Seven Questions for Fed Chair Nominee 'Calamity Janet' Yellen

Janet Yellen will be our new Fed chair in 2014, replacing the departing Ben Bernanke.

Let me just start by saying that I have never had any dealings with Janet Yellen, nor do I know anyone who has. My conclusions, therefore, are based on her philosophies more than anything else. It is one’s viewpoints that, to me, trump all other considerations when it comes to deciding who should run the Fed. Past mistakes in our economic history can often be traced to the fact that many people make their decisions based on comfort levels, not necessary change. Janet is comfortable to the 1% crowd.

Janet may be the funniest and smartest woman in town. She may be able to rapid-fire facts and figures in a way that would make a Jeopardy champion envious. She may even be able to bake chocolate chip cookies that would rival Hillary Clinton's, but that can’t make up for her underlying philosophical beliefs. Janet Yellen is a Keynesian.

As you may have learned from observing Keynesians in the wild, they haven’t met a stimulus program they didn’t like. It isn’t their lack of raw intellect but, rather, their approach to dealing with financial problems that I philosophically oppose. Economics is not a science, but it pretends to be one, at least from a Keynesian’s point of view. Keynesians, by their very nature, are arrogant enough to believe that they alone know the magic formula that can be used to improve the economy. Do a little of this, do a little of that, and presto, everything is better. The truth is that markets are emotionally driven, with variable responses, and therefore can’t be accurately modeled as can boiling or freezing water.

As we have seen over the last 32 years, the Fed’s response to almost any problem has been to lower rates. When the Internet bubble was threatening the economy, their solution was to do nothing. When the housing bubble formed due to low interest rates and lax lending oversight, again they did nothing. But when the economy shows signs of slowing, they can always be counted on to "juice the system" by lowering rates.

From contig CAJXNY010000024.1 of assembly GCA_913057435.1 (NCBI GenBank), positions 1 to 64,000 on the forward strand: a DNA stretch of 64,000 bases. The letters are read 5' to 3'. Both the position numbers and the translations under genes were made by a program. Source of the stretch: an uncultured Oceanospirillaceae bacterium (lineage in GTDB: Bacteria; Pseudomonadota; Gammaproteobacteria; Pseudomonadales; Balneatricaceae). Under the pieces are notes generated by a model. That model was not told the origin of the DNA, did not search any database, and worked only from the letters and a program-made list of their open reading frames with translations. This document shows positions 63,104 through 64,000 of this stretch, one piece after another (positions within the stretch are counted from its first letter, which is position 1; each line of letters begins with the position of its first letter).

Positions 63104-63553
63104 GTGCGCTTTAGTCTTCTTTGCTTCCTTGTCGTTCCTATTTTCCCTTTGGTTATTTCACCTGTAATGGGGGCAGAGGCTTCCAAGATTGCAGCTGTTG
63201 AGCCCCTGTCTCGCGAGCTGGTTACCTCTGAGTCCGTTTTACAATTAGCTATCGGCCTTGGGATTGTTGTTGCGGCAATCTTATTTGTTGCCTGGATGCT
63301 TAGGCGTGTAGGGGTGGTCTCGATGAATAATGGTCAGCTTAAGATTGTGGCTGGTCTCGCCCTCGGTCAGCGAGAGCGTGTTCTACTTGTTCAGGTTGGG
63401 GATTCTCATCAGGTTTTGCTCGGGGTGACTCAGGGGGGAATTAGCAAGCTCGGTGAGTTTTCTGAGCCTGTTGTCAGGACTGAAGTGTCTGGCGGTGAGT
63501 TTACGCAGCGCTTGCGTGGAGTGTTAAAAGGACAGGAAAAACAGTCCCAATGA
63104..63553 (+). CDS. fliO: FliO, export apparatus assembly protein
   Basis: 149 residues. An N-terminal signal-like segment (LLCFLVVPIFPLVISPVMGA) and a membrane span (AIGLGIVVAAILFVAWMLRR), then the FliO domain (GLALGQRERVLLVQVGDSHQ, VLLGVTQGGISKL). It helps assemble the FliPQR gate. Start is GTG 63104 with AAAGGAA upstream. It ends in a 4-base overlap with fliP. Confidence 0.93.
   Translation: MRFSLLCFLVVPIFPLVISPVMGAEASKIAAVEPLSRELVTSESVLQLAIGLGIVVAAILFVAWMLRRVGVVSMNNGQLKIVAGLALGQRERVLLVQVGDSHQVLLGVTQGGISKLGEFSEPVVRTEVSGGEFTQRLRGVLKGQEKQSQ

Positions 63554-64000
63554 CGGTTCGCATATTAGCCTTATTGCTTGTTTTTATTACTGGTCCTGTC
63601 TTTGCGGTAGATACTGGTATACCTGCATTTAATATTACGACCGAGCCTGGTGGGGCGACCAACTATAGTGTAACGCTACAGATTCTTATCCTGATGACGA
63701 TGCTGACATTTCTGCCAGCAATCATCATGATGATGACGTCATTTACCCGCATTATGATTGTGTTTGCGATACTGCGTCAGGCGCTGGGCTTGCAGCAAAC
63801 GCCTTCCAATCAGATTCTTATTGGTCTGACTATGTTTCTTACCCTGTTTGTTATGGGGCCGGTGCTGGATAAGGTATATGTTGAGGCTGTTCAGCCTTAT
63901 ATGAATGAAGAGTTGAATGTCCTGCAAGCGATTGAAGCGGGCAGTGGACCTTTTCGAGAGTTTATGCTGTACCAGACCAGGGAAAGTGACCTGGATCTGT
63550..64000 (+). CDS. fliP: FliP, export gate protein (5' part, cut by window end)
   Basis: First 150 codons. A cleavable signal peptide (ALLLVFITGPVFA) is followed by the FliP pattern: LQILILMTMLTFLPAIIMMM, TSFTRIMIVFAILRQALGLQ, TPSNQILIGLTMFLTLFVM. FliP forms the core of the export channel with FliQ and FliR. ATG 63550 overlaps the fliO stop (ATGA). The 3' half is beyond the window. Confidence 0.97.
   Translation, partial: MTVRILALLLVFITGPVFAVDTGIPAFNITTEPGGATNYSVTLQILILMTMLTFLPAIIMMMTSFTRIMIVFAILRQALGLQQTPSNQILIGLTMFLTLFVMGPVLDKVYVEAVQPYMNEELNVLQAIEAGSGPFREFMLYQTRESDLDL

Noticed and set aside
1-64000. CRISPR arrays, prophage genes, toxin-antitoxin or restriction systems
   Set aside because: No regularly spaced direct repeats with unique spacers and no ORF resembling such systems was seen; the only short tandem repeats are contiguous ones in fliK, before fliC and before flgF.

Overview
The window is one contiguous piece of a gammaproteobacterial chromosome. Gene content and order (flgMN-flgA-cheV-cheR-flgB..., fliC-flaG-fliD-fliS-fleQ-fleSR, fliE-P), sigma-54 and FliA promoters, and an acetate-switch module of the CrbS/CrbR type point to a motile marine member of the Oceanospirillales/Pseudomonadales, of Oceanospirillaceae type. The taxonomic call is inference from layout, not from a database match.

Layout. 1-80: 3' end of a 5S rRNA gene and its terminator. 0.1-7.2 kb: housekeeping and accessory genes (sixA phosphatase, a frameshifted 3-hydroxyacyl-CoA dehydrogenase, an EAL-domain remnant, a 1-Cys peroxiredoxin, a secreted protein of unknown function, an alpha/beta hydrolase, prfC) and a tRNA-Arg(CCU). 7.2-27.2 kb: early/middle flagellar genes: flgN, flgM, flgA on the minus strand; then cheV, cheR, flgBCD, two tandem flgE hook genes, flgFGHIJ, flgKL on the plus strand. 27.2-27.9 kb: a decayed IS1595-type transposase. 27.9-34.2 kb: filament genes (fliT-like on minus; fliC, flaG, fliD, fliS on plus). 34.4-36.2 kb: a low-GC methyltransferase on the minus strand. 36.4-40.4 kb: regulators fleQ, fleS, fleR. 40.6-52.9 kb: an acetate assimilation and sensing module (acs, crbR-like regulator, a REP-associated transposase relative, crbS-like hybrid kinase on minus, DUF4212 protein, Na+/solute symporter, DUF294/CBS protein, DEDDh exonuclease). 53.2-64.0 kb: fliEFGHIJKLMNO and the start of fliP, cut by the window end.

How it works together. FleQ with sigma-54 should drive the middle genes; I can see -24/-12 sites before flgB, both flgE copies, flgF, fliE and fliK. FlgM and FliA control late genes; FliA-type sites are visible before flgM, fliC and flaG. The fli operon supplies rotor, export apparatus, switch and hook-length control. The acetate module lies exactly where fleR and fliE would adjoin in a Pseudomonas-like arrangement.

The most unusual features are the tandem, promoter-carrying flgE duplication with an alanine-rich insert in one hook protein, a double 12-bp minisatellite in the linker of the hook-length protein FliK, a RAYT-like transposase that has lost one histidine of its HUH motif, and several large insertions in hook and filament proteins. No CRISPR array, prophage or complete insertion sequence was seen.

It would actually be funny if we weren’t talking about people's lives, but the Fed is a one-trick pony that resorts to solutions that effectively enrich the rich and punish the masses. Check out a chart of inflation-adjusted mean household incomes since 1971, the year we went off the gold standard. Debts began to grow and wages essentially remained stagnant. Some fix.

Lucky for Janet that I’m not sitting on the committee looking to approve her nomination. I’d have a few questions for her that, if answered honestly, I believe would open the country’s eyes to the reality of what we’re dealing with here:

  1. Janet: During your career there have been two major bubbles. If you knew about them, and I assume you did because you’re one of the top economists, why didn’t you do anything to stop them?

  2. Janet: Are you in favor of transparency (and I don’t mean Obama’s definition) or continued Fed secrecy?

  3. Janet: Will you support a full and complete audit of the Fed (including Ft. Knox) and, if not, will you explain why the American people can’t be told the real truth as to what is going on?

  4. Janet: Considering how large our debts have grown, can you explain how it is possible to exit the current quantitative easing program without crushing the stock and bond markets?